What about the right to choose versus the right to life? What you do is show there is no such thing as the right to choose—there is no such thing—by giving counterexamples. First of all, the right to choose is like the right to hit, it’s an incomplete right. There’s no such thing as choosing, there’s only choosing this or that. Choosing is not a complete idea, you’ve got to fill in what you’re choosing. Whether I have a right to choose something depends upon the prior question of what it is I’m choosing. So there is no right to choose in the abstract, there are only rights to choose specific things. Whether I have a right to choose something depends then on what the thing is I’m choosing.
And here’s where you give a counterexample. You’d say, “surely you don’t think you have a right to go over to your neighbor and knock his head off with a baseball bat because you want to practice your swing.” So there are limits on the right to choose. There is no such things as a right to choose that goes across the board. How do I know that? I just gave a counterexample. I don’t have a right to choose to beat people over the head with a baseball bat for the fun of it. What that counterexample establishes is that there is no such thing as the right to choose anything I want.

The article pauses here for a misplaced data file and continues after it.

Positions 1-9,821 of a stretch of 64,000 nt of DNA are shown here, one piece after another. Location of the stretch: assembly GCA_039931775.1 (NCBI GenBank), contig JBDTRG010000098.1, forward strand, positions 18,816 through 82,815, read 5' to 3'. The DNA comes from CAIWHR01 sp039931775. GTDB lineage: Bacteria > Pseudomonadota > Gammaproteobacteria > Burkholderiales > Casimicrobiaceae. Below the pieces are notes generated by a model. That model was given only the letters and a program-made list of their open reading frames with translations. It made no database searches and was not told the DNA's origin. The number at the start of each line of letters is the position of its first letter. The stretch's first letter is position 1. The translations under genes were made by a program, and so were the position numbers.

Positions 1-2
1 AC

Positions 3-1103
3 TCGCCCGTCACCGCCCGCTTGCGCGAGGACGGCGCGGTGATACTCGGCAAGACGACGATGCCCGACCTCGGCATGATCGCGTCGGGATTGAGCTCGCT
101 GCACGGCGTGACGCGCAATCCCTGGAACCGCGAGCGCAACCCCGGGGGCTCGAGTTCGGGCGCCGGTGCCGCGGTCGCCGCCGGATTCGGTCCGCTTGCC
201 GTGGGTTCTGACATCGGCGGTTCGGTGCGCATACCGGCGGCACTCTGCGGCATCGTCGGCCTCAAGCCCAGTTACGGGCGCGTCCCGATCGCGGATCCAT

That pushes the question then, “what is it we’re choosing in the abortion controversy?” Do you see that that makes the real issue then, in this controversy, not the issue of choosing but the issue of what exactly is an act of abortion? That’s where the debate ought to be rooted, not on abstract concepts of rights to choose; that doesn’t help the discussion.
— J. P. Moreland, from “Arguing for Right and Wrong in a Secular Culture” at 1:06:08